"Look at the board of trustees and you'll see experts in finance, real estate and design. Without question, we have very high standards. When you make sure you finish what you start, you put additional pressure on yourself and those around you, including your developer," Mr. McMahon said.
In announcing the delay in the project Thursday, the trust said it will refocus on two shorter-term projects at the development site: securing government funding for a riverfront park and building new infrastructure to woo future housing development, including a parking garage. The trust's board approved the delay, Mr. McMahon said, not only because of the nation's credit crisis but the failure by the developers to deliver workable financing.
"It was up to Concord Eastridge to come up with an economically viable project and they were not able to do that. That's something the trust felt it had spent enough time on and it was time to move on," he said.
Concord Eastridge -- said attorney and trust board member Thomas L. Van Kirk -- wanted the trust to give it the six-acre site and borrow against its value to raise their funding for the project. The firm "always refused to be an at-risk developer ... Anybody who looked at this -- and we had various outside consultants look -- said this is not common in the development industry."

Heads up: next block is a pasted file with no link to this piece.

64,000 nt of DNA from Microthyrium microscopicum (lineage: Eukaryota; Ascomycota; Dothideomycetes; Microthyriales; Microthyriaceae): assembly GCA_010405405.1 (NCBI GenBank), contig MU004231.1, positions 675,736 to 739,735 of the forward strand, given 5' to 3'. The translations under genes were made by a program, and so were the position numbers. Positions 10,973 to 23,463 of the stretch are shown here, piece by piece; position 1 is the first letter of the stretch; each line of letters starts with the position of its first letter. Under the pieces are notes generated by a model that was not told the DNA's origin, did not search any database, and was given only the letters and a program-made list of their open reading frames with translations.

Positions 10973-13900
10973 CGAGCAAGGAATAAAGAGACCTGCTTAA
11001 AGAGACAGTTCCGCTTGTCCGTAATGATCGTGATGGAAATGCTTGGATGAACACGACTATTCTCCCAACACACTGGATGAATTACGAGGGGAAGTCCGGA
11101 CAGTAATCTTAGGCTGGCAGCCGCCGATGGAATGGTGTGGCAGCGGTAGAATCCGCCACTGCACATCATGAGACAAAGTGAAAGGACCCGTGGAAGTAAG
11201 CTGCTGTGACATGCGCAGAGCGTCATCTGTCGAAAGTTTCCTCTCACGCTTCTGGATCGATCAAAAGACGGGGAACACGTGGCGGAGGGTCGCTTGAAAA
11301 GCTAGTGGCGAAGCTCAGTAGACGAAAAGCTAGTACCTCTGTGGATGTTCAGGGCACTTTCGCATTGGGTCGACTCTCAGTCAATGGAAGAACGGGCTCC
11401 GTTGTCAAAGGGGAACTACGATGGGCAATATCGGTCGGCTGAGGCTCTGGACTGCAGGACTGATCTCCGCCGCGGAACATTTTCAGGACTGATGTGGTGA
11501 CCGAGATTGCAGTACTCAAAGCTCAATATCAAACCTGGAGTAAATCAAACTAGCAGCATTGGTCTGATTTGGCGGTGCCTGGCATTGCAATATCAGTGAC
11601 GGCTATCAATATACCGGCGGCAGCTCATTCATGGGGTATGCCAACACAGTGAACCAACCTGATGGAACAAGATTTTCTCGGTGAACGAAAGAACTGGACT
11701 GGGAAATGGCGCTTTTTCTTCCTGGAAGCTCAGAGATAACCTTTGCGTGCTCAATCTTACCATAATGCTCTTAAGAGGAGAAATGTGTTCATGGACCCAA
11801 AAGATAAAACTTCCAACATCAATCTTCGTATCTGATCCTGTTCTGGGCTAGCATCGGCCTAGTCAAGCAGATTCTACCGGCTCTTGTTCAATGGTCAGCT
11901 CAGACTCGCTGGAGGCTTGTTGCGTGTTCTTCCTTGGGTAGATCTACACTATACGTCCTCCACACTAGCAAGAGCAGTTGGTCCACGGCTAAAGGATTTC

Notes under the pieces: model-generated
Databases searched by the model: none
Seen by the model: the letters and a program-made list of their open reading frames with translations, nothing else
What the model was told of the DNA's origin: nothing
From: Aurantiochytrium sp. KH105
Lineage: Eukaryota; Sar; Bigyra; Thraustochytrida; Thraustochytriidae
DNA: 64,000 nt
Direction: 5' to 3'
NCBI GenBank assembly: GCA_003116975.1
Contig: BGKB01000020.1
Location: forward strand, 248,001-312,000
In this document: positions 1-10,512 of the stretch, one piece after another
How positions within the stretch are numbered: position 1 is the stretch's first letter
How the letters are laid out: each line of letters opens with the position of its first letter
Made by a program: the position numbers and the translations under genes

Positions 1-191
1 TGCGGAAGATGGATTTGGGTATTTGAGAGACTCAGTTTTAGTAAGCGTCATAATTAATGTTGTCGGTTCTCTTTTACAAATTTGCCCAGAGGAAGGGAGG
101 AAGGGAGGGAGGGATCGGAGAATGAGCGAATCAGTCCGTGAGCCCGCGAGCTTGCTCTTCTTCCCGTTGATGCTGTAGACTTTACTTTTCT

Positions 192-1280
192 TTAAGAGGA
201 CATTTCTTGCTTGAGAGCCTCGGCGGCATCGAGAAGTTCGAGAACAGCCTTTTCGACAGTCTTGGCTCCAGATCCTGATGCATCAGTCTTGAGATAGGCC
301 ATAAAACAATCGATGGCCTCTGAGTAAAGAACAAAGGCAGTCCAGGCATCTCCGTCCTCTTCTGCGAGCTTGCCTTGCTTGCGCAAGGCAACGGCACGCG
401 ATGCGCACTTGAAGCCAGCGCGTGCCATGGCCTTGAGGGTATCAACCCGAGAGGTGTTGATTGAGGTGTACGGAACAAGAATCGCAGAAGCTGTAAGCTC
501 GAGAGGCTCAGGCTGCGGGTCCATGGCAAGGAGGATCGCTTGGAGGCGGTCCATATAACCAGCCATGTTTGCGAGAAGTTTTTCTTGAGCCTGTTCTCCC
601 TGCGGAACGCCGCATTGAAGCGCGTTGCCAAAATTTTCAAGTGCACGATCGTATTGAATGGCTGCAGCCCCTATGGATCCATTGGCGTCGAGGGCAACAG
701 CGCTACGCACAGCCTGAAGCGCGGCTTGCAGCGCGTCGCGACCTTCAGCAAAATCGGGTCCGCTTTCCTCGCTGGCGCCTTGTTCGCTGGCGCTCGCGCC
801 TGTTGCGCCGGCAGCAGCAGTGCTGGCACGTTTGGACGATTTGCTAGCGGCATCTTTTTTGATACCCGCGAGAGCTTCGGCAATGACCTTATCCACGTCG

The developer's counsel, Pittsburgh's Leo A. Keevican Jr., said the financing was not unusual at all and the trust anticipated contributing the land from the beginning, before Concord Eastridge was brought on. The developers would rather "walk in, buy the land and build whatever you want," he said, but the trust required a level of control over the project that blocked that.
Ms. Eastridge claimed last week that the trust mishandled two aspects of the project's financing.
The first was $12.3 million in state subsidies, which she said the trust allowed to lapse after Gov. Ed Rendell promised them in early 2007.
A spokesman for the state's Department of Community and Economic Development, Kevin Ortiz, questioned that, saying the subsidies did not lapse and the trust gave them back after the project was clearly delayed.
The governor "wants projects completed in a timely fashion," he said. Strict deadlines were not included in the official state "offer letter" to the trust, however.